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Unsupervised home use of an overnight closed-loop system over 3-4 weeks: A pooled analysis of randomized controlled studies in adults and adolescents with type 1 diabetes

Research output: Contribution to journalArticle

H Thabit, D Elleri, L Leelarathna, J M Allen, A Lubina-Solomon, M Stadler, E Walkinshaw, A Iqbal, P Choudhary, M E Wilinska, K D Barnard, S R Heller, S A Amiel, M L Evans, D B Dunger, R Hovorka

Original languageEnglish
Pages (from-to)452-458
Number of pages7
Issue number5
Early online date9 Jan 2015
Accepted/In press4 Dec 2014
E-pub ahead of print9 Jan 2015
Published1 May 2015

Bibliographical note

© 2014 The Authors. Diabetes, Obesity and Metabolism published by John Wiley & Sons Ltd.


King's Authors


AIMS: To compare overnight closed-loop and sensor-augmented pump therapy in patients with type 1 diabetes by combining data collected during free-living unsupervised randomized crossover home studies.

METHODS: A total of 40 participants with type 1 diabetes, of whom 24 were adults [mean ± standard deviation (s.d.) age 43 ± 12 years and glycated haemoglobin (HbA1c) 8.0 ± 0.9%] and 16 were adolescents (mean ± s.d. age 15.6 ± 3.6 years and HbA1c 8.1 ± 0.8%), underwent two periods of sensor-augmented pump therapy in the home setting, in combination with or without an overnight closed-loop insulin delivery system that uses a model predictive control algorithm to direct insulin delivery. The order of the two interventions was random; each period lasted 4 weeks in adults and 3 weeks in adolescents. The primary outcome was time during which sensor glucose readings were in the target range of 3.9-8.0 mmol/l.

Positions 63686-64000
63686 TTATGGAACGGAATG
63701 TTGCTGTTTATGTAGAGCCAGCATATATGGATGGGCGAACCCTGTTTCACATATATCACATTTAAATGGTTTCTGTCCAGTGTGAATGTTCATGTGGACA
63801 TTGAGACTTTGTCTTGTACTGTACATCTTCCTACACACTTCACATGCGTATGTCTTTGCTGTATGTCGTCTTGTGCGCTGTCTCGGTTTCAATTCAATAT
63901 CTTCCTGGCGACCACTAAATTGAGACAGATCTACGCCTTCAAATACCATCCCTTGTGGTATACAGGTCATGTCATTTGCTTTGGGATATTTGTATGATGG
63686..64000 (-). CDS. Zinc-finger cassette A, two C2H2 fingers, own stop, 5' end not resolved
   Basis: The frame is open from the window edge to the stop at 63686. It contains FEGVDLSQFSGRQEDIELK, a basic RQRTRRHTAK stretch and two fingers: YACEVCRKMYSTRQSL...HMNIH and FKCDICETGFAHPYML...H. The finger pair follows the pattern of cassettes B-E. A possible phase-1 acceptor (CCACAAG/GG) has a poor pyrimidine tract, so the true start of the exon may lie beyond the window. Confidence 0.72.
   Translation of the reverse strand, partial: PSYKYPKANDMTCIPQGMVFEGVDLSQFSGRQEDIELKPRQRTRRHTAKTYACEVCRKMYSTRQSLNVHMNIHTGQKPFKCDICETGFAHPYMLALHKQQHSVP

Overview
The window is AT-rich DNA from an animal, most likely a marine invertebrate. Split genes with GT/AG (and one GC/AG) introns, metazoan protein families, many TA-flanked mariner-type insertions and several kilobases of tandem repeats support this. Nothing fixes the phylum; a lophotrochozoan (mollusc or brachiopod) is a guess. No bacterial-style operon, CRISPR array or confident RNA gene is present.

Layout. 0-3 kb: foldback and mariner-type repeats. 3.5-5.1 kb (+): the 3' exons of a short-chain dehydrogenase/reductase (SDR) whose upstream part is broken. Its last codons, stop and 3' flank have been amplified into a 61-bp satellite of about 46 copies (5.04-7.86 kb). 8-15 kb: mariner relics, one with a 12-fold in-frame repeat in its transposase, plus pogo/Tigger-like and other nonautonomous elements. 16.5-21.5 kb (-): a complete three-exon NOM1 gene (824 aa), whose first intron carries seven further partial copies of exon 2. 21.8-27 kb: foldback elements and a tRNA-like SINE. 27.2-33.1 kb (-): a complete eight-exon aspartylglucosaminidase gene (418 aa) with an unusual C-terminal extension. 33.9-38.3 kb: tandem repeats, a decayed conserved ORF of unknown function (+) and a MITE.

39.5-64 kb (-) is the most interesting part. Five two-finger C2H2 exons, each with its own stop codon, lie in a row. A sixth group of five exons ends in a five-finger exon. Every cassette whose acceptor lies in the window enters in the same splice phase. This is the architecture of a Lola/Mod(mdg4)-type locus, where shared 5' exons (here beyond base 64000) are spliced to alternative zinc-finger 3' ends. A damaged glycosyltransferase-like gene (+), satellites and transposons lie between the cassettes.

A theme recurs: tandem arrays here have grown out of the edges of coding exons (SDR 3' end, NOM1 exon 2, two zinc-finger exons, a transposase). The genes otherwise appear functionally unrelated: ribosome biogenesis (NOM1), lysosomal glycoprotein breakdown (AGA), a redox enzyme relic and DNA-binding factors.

RESULTS: The proportion of time when sensor glucose was in the target range (3.9-8.0 mmol/l) overnight (between 24:00 and 08:00 hours) was 18.5% greater during closed-loop insulin delivery than during sensor-augmented therapy (p < 0.001). Closed-loop therapy significantly reduced mean overnight glucose levels by 0.9 mmol/l (p < 0.001), with no difference in glycaemic variability, as measured by the standard deviation of sensor glucose. Time spent above the target range was reduced (p = 0.001), as was time spent in hypoglycaemia (<3.9 mmol/l; p = 0.014) during closed-loop therapy. Lower mean overnight glucose levels during closed-loop therapy were brought about by increased overnight insulin delivery (p < 0.001) without changes to the total daily delivery (p = 0.84).

CONCLUSION: Overnight closed-loop insulin therapy at home in adults and adolescents with type 1 diabetes is feasible, showing improvements in glucose control and reducing the risk of nocturnal hypoglycaemia.

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